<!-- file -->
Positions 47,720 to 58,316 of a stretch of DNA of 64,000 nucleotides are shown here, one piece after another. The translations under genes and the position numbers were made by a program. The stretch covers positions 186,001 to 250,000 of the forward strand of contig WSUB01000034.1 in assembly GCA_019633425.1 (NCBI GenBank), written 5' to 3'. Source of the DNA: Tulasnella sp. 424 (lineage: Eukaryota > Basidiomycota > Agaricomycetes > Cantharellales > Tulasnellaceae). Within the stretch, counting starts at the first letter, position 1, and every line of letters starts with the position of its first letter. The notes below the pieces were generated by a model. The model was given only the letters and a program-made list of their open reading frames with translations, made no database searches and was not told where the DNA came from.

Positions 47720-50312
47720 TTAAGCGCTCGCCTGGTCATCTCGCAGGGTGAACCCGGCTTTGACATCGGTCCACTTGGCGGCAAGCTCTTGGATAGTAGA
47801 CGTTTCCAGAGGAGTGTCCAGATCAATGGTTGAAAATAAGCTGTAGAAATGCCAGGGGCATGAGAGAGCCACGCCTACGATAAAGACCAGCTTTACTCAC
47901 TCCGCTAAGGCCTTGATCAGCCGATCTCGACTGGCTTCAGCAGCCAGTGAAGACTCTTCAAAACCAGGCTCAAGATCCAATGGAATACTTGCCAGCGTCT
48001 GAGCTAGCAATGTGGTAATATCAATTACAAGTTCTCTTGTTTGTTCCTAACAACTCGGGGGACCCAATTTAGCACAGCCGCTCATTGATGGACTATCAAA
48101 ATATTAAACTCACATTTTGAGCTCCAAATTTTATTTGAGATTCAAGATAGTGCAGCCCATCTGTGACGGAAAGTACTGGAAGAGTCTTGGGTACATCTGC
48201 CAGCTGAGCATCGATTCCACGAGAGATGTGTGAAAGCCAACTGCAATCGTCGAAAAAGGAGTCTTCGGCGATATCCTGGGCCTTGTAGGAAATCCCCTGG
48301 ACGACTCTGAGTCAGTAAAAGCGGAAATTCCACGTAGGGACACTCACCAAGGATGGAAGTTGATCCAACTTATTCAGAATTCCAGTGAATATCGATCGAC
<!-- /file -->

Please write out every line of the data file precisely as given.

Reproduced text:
Positions 47,720 to 58,316 of a stretch of DNA of 64,000 nucleotides are shown here, one piece after another. The translations under genes and the position numbers were made by a program. The stretch covers positions 186,001 to 250,000 of the forward strand of contig WSUB01000034.1 in assembly GCA_019633425.1 (NCBI GenBank), written 5' to 3'. Source of the DNA: Tulasnella sp. 424 (lineage: Eukaryota > Basidiomycota > Agaricomycetes > Cantharellales > Tulasnellaceae). Within the stretch, counting starts at the first letter, position 1, and every line of letters starts with the position of its first letter. The notes below the pieces were generated by a model. The model was given only the letters and a program-made list of their open reading frames with translations, made no database searches and was not told where the DNA came from.

Positions 47720-50312
47720 TTAAGCGCTCGCCTGGTCATCTCGCAGGGTGAACCCGGCTTTGACATCGGTCCACTTGGCGGCAAGCTCTTGGATAGTAGA
47801 CGTTTCCAGAGGAGTGTCCAGATCAATGGTTGAAAATAAGCTGTAGAAATGCCAGGGGCATGAGAGAGCCACGCCTACGATAAAGACCAGCTTTACTCAC
47901 TCCGCTAAGGCCTTGATCAGCCGATCTCGACTGGCTTCAGCAGCCAGTGAAGACTCTTCAAAACCAGGCTCAAGATCCAATGGAATACTTGCCAGCGTCT
48001 GAGCTAGCAATGTGGTAATATCAATTACAAGTTCTCTTGTTTGTTCCTAACAACTCGGGGGACCCAATTTAGCACAGCCGCTCATTGATGGACTATCAAA
48101 ATATTAAACTCACATTTTGAGCTCCAAATTTTATTTGAGATTCAAGATAGTGCAGCCCATCTGTGACGGAAAGTACTGGAAGAGTCTTGGGTACATCTGC
48201 CAGCTGAGCATCGATTCCACGAGAGATGTGTGAAAGCCAACTGCAATCGTCGAAAAAGGAGTCTTCGGCGATATCCTGGGCCTTGTAGGAAATCCCCTGG
48301 ACGACTCTGAGTCAGTAAAAGCGGAAATTCCACGTAGGGACACTCACCAAGGATGGAAGTTGATCCAACTTATTCAGAATTCCAGTGAATATCGATCGAC